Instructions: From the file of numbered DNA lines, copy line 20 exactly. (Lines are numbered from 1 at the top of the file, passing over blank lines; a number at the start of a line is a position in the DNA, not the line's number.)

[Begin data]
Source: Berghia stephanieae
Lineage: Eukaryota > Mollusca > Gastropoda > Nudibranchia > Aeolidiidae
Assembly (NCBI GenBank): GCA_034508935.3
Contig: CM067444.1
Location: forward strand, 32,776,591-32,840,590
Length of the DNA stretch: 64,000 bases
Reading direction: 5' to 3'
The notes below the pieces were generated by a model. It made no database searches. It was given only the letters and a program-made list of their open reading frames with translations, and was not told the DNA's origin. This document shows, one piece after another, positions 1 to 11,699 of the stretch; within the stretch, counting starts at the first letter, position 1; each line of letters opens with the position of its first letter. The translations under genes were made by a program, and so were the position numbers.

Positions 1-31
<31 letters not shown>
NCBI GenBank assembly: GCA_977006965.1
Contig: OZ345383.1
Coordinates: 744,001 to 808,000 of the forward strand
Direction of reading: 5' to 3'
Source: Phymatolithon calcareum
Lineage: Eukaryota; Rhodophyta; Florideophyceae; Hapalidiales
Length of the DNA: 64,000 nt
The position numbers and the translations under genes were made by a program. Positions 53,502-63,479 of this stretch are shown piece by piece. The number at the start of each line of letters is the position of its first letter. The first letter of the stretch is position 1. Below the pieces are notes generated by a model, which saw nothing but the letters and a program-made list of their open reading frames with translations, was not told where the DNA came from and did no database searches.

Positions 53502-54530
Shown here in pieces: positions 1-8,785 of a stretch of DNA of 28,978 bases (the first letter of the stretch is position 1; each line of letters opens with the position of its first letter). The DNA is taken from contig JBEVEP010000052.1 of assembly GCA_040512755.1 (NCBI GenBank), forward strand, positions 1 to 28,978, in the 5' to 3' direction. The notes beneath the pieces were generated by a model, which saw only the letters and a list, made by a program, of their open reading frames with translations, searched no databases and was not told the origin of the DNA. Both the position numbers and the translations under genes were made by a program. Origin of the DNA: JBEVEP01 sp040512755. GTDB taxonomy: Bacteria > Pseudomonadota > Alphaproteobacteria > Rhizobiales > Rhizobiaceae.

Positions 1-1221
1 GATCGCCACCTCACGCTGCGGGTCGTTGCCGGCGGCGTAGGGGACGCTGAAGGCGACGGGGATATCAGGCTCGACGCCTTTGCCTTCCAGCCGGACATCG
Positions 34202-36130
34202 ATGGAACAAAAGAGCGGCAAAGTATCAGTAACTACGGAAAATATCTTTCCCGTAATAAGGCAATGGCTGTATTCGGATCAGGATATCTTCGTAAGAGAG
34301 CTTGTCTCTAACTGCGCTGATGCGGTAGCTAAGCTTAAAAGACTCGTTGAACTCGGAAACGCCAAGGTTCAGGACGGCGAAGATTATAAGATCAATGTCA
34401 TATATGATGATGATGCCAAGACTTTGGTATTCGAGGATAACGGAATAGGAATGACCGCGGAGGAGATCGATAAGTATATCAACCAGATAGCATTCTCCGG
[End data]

Shown here in pieces: positions 1-8,785 of a stretch of DNA of 28,978 bases (the first letter of the stretch is position 1; each line of letters opens with the position of its first letter). The DNA is taken from contig JBEVEP010000052.1 of assembly GCA_040512755.1 (NCBI GenBank), forward strand, positions 1 to 28,978, in the 5' to 3' direction. The notes beneath the pieces were generated by a model, which saw only the letters and a list, made by a program, of their open reading frames with translations, searched no databases and was not told the origin of the DNA. Both the position numbers and the translations under genes were made by a program. Origin of the DNA: JBEVEP01 sp040512755. GTDB taxonomy: Bacteria > Pseudomonadota > Alphaproteobacteria > Rhizobiales > Rhizobiaceae.